Engineering A Green Roof

Green roofs can provide a building with a number of benefits. This type of integrated vegetation is becoming popular due to the clear sustainability and advantages that green roofs offer to the building in question.

Today more new buildings are being constructed with green roofs than ever before. In engineering a green roof, existing buildings can now be retrofitted thanks to the vegetation technology of many advanced engineering and architecture firms.

Below is a broad overview of the factors in engineering a green roof. This will also address some concerns that developers and other professionals have in regards to the maintenance and longevity of a green roof. At PowerHouse Growers we advocate for sustainable practices that mean just that: they’re meant to last.

Dissecting A Green Roof

Green roofs have evolved remarkably since the days of moss-covered, thatched roofs of cottage residences lining the English countryside. Modern green roof technology consists of eight separate layers all designed to maintain the integrity of the roof, the vegetation, and their primary functions.


Eight layers comprise a green roof. Image via

Green Roof Layers

  1. The roof deck – The actual roof layer itself before the green roof technology is added
  2. A protection board – Acts like a buffer to prevent plant roots from penetrating
  3. A waterproof membrane – On new construction a rubber material like EPDM is used. TPO is also used which could be considered a better option as it’s eco-friendly and recyclable.
  4. The insulation – This is an optional layer and depends entirely on the climate of the building’s location. Insulation prevents the vegetation from extracting the building’s heat during the winter or cold air during the summer.
  5. Drainage & storage – An important component that acts as another root barrier and prevents, just as in container gardening, root rot as well as manages the amount of water retained by the roof.
  6. Protective fabric – This is a tough synthetic layer of fabric that protects the waterproofing material and may also act as a filter in some circumstances when it has a capillary design.
  7. Grow medium –  This is typically a light weight engineered soil, expanded clay pebble, perlite, or volcanic rock. The grow medium must be water retentive to ensure healthy plant growth but not become heavy when wet.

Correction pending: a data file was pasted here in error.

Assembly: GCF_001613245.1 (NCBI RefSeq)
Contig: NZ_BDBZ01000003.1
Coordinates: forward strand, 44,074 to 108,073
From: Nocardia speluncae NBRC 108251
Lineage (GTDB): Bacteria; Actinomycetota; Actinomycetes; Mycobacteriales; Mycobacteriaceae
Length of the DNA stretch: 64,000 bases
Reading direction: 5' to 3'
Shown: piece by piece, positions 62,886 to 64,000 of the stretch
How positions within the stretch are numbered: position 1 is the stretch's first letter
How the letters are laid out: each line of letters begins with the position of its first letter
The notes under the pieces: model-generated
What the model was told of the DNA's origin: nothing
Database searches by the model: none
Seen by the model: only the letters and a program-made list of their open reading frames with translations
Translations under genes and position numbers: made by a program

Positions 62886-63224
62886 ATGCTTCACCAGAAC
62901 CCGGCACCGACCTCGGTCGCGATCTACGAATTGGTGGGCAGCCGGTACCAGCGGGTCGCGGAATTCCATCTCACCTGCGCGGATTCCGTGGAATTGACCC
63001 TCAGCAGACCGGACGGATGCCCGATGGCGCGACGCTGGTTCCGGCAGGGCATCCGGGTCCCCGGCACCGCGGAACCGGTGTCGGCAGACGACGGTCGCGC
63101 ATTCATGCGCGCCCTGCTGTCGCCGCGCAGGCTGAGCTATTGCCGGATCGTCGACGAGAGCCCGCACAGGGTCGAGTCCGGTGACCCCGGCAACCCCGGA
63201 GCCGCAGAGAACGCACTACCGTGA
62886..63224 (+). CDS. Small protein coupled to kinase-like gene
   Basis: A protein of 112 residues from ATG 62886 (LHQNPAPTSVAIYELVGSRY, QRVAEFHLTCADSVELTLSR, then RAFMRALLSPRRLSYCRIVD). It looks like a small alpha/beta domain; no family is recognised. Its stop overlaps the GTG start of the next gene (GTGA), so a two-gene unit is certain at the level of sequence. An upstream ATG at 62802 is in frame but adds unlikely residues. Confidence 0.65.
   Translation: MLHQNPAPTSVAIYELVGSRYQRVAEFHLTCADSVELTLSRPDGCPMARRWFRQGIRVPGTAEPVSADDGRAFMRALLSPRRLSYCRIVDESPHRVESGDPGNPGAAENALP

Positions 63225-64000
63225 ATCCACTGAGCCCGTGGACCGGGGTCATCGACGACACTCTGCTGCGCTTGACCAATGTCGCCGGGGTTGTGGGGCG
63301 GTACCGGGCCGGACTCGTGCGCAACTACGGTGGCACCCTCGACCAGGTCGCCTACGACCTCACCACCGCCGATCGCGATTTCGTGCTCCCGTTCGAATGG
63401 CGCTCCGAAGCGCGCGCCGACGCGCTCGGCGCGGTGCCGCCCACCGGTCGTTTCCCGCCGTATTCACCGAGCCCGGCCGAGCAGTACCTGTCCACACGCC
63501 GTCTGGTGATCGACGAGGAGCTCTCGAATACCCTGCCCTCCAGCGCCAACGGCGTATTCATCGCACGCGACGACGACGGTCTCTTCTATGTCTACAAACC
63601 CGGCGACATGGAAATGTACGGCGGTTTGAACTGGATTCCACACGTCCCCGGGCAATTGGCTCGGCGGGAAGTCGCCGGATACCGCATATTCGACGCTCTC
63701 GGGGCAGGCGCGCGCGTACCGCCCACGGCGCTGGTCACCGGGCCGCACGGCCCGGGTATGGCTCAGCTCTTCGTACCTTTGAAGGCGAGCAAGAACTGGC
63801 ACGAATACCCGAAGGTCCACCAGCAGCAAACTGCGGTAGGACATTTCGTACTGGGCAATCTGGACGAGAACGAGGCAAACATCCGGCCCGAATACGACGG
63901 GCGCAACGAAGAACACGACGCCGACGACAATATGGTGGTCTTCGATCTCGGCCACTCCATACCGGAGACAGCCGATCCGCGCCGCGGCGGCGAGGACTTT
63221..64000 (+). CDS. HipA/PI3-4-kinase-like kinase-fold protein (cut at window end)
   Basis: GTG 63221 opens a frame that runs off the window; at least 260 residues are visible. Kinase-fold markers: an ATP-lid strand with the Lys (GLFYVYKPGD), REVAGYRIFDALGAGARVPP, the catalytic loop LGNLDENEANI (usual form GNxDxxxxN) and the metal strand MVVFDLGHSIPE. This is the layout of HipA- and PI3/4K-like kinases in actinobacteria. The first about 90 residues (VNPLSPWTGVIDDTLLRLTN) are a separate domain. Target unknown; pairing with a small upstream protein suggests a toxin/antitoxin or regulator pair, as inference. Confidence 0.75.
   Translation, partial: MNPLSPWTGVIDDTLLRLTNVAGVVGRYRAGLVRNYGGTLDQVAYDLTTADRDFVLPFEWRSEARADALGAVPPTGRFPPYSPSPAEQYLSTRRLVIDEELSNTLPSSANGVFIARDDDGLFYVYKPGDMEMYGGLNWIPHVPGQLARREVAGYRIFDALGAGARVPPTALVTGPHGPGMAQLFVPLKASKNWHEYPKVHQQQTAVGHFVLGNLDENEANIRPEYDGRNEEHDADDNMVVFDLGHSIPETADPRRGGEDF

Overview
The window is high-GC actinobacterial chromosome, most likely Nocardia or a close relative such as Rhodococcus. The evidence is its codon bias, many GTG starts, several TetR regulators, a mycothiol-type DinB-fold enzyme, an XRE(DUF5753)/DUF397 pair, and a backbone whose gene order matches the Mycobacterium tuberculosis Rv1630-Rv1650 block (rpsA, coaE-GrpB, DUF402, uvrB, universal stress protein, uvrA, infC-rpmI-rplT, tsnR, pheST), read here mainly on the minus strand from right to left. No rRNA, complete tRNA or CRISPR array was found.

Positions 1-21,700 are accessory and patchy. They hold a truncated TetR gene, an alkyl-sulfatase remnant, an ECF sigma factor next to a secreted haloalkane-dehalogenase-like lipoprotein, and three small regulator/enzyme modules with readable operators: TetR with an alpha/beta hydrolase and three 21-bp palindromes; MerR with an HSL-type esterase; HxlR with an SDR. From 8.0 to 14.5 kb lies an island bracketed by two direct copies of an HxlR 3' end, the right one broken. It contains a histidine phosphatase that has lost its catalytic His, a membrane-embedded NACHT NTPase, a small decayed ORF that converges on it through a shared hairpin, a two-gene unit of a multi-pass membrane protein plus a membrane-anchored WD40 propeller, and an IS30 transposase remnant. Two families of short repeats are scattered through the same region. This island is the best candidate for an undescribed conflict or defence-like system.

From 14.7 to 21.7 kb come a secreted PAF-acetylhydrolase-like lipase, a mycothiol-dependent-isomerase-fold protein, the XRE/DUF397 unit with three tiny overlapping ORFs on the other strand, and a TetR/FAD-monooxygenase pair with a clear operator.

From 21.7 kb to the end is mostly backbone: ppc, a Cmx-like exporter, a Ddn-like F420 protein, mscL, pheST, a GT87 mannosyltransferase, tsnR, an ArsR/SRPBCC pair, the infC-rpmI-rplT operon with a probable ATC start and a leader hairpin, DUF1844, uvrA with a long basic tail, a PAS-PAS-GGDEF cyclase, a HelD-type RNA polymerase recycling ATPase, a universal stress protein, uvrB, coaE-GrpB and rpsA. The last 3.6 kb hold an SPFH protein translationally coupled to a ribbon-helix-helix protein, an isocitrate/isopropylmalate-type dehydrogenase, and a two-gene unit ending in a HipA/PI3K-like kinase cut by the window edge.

8. The plants – Vegetation is chosen specifically for the particular climate of the green roof’s location as well as the roof’s exposure to the sun. Plants can also be chosen depending on the desired depth of the green roof’s design. Succulents and sedum are most common in drier climates, while native grasses, and even some vegetables can be chosen for damper climates. The depth of the soil or grow medium is also an important factor in selecting plants due to their unique rooting needs.

An extensive, residential green roof. Image via Prentiss Architects.

Considerations Before Building A Green Roof

There are important considerations to take into account before engineering a green roof and selecting which type to construct. These consideration factors include:

  • Maintenance: Can your building support a high maintenance green roof or will you need as little maintenance as possible?
  • Load-bearing capabilities: Can the engineering of the roof support all eight layers of a green roof?
  • Access: Will visitors utilize the green roof space or is it merely for environmental benefits?
  • Pitch and slope: Is the roof flat or is it sloped? How much of a slope?
  • Financial investment: Green roofs are of course more expensive than regular roofs. The developer must consider the long-term costs and benefits of the various types of green roofs.
  • Fire and accident prevention: Dry vegetation can ignite fires therefore regular irrigation is required in dry climates.
  • Exposure to the elements: Excessive wind can damage certain types of plants therefore vegetation should be selected with this in mind.

Intensive green roof at the United Bank of Switzerland constructed in 1990. Image via

Types of Green Roofs

There are three types of green roofs that can be engineered either on existing buildings or for new construction. Each have their own special requirements and are an important deciding factor when planning the design of a green roof.

Extensive Green Roof

An extensive green roof’s primary function is to create environmental benefits. Its depth is typically between three and 6 inches of a lightweight grow medium supporting ground-cover plants. Its low maintenance requirements make it ideal for flat roofs atop office and apartment buildings. It’s also a good retrofit option for existing low-sloped roofs.

Intensive Green Roof

An intensive green roof is one that must be supported by a heavy load-bearing structure as it usually contains not only vegetation but also walkways and other park-scape elements for visitors. This fully landscaped living roof typically has a depth of eight to 12 inches of grow medium and may support various types of vegetation including trees. This type of green roof requires year-round maintenance and is definitely a higher-budget option.

Semi-intensive Green Roof

This is a hybrid option of both extensive and intensive green roofs. It employs both social and environmental benefits. Depending on its size it can be a feasible budget option and may not require as much maintenance as a fully intensive green roof.

Feature Image: The LiveRoof® Hybrid Green Roof System modules used to construct green roofs. Image via Raven Industries.

About The Author

PowerHouse Growers
PowerHouse Growers teaches you how to sustainably integrate urban agriculture into your cities, businesses, and homes. We provide clear solutions and benefits for better health, increased productivity, and lower environmental impact. By connecting you with experts, we bring awareness to solutions that may not be top of mind.